- Other: 1%
- Undecided: 12%
As you can see, Perry has seen an 8 point jump in his numbers since the last ARG poll, while Gingrich and Romney have declined. Here are some other key points from the poll from the Houston Chronicle:
Perry’s in fourth with 13 percent, almost as much as the 14 percent support he had in September when his campaign trail looked a bit smoother than it’s turned out to be.
Perry, however, jumps slightly ahead of Paul (still within the four-point margin-of-error) with strong Republican respondents, pulling 14 percent of their support to Paul’s 13 percent. But Paul rules the Independent vote in Iowa—a full 39 percent of respondents identifying as Independents say they’ll vote for him. Gingrich is first with Republicans and second with Independents, but Jon Huntsman, perennially stuck at the bottom of the pack, is close behind him with Independents, polling with 13 percent of their support.
There wasn’t a shake up in the race for the Republican Party’s nomination for president in the last week. It certainly looks like Newt Gingrich is tightening his grip as the frontrunner and Mitt Romney is becoming desperate to knock him down. Meanwhile, Ron Paul is emerging as a legitimate candidate.
You can see the latest polling out of Iowa here. And in case you missed it, Saturday evening’s debate at Drake University in Des Moines, you can watch it below.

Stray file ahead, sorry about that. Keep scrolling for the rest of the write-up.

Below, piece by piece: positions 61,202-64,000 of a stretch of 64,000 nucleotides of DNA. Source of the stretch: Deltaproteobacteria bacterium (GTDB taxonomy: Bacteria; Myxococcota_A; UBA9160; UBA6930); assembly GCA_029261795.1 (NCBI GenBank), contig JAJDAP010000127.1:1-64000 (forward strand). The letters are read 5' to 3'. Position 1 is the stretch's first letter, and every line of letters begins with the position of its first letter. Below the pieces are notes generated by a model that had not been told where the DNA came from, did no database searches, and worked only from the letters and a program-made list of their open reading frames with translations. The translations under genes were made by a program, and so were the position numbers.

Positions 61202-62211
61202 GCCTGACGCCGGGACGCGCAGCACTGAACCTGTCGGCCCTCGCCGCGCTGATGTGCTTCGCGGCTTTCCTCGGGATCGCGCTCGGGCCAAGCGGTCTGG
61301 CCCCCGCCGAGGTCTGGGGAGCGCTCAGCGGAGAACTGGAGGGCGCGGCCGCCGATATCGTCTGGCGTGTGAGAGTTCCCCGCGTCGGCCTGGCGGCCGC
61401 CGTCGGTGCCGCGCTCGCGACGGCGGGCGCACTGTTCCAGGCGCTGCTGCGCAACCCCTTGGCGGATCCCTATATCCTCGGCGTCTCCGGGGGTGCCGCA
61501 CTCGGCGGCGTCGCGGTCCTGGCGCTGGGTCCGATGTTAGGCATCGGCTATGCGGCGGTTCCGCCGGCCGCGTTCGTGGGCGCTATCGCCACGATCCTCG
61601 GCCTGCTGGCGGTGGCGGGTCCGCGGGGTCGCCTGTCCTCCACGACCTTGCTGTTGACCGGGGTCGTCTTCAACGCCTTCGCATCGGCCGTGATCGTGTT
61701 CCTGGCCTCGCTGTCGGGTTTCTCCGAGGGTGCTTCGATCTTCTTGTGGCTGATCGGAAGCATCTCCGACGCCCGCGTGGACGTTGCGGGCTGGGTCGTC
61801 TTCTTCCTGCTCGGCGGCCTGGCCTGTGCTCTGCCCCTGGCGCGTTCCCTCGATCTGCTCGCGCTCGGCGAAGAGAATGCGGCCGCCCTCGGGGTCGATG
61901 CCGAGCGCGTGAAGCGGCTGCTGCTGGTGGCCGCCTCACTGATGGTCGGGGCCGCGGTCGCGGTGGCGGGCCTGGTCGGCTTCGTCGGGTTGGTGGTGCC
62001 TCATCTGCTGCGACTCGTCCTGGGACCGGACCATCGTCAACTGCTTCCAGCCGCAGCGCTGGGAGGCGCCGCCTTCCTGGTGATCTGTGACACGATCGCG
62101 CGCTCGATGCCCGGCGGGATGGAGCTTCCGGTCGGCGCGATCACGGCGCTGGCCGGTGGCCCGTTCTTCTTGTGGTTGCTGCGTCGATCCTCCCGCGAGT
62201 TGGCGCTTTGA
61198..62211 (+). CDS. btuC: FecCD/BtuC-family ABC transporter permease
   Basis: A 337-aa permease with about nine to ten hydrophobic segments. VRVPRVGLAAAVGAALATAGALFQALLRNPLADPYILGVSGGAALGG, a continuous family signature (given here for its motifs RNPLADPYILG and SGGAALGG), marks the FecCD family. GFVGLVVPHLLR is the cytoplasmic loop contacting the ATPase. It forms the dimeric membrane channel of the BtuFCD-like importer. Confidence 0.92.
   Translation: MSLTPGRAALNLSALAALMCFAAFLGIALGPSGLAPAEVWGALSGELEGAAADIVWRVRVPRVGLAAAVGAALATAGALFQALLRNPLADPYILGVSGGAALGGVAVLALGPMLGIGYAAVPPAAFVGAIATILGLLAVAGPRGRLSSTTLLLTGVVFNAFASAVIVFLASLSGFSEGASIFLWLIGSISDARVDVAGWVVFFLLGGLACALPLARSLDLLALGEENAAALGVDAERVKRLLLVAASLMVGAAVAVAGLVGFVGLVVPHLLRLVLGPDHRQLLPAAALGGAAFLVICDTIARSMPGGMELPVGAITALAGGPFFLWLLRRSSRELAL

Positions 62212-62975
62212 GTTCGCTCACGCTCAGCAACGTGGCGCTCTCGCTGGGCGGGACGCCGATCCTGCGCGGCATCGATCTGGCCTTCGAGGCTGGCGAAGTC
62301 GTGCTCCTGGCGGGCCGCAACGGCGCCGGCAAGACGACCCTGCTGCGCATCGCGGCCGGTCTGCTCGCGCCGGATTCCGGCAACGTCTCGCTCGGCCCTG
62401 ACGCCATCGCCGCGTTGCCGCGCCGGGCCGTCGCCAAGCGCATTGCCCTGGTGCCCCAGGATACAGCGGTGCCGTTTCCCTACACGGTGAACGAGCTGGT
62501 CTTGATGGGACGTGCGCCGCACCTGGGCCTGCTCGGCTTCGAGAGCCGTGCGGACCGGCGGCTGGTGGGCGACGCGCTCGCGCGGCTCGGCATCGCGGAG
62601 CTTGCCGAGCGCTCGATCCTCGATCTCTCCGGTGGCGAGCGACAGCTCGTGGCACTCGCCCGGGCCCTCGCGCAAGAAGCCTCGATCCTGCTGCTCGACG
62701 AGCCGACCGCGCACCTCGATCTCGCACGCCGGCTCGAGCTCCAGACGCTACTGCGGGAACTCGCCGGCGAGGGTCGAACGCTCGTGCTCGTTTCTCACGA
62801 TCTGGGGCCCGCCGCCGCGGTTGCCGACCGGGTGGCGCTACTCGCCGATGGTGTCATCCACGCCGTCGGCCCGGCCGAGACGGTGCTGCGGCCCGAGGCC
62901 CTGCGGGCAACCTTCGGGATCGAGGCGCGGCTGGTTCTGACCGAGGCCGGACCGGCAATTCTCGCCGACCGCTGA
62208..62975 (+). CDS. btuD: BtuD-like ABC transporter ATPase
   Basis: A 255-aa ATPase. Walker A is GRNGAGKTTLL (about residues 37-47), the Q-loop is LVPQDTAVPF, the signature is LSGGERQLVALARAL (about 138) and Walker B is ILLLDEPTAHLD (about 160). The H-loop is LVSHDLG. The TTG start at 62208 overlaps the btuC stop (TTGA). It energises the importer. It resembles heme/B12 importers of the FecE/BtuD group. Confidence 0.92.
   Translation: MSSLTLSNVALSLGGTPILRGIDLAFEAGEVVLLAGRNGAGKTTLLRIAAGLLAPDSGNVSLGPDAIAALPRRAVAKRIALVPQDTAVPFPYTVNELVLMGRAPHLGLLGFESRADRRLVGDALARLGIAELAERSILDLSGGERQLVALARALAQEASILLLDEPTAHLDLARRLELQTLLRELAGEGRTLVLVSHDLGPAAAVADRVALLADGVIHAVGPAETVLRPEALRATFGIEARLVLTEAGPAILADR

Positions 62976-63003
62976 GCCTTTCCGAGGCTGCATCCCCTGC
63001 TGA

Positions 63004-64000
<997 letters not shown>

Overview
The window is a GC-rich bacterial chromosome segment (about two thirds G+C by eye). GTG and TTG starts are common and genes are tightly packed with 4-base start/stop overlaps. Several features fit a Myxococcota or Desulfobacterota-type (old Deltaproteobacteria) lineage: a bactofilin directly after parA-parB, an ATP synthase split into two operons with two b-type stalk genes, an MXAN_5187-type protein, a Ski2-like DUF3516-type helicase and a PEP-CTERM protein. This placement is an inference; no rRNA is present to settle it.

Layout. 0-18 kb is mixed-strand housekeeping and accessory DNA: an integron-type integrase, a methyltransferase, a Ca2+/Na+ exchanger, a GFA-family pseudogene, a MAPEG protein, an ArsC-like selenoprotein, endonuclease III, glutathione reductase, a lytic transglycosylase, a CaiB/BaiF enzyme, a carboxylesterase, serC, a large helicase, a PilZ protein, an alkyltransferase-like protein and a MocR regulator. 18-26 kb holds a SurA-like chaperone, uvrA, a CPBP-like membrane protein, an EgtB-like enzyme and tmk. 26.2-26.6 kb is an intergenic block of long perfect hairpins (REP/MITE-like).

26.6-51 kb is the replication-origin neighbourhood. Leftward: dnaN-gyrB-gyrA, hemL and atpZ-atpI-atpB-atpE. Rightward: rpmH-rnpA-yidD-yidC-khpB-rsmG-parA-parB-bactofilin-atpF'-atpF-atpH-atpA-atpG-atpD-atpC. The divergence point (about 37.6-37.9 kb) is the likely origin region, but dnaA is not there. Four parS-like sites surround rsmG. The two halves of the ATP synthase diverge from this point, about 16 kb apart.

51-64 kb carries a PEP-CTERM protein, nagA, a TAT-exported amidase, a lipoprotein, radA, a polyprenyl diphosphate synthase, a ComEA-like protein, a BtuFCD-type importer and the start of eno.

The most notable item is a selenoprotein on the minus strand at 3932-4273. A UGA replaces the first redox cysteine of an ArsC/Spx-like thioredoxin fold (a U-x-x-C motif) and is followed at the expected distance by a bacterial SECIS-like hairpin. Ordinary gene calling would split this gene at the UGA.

Please note that we’ve removed Herman Cain (suspended campaign) and Gary Johnson (likely running for the Libertarian Party’s nomination) from the power rankings.
Texas Gov. Rick Perry is the latest GOP presidential candidate to decline an invitation to the controversial debate that will be hosted by Donald Trump, saying that “retail campaigning” in the days leading up to the Iowa caucuses is his “top priority.”
“Gov. Perry has talked to Donald Trump in recent days and respects him and the folks at Newsmax very much,” said campaign manager Ray Sullivan in a statement. “In the coming weeks, Gov. Perry will be in Iowa almost continually, meeting with real voters, doing town-hall meetings and events and talking American jobs, faith and overhauling Washington, D.C., to Iowa voters.”
The campaign also pointed out that there are two debates in the next seven days.
Jon Huntsman, Ron Paul, and Mitt Romney have already declined invitations. Michele Bachmann backed out yesterday. RNC Chairman Reince Priebus has urged candidates not to attend, largely because Trump is still kicking around the idea of running in an independent or third party bid.
As noted on Monday, Donald Trump will moderate a Republican debate hosted by Newsmax on December 27th in Iowa. There has been some pushback inside Republican circle as Jon Huntsman and Ron Paul almost immediately declined invites. Mitt Romney has also declined. Michele Bachmann has not actually said whether she plans to attend, but did express “concern” about the debate.
Newt Gingrich and Rick Santorum accepted the invitations, and Gingrich also defended Trump against criticism from Paul that it would be a circus:
After a nearly hour-long meeting at Trump Tower, Donald Trump and Newt Gingrich emerged for a joint news conference, during which the former House speaker defended The Donald from slams from Ron Paul that Trump moderating a debate would create a “circus” atmosphere.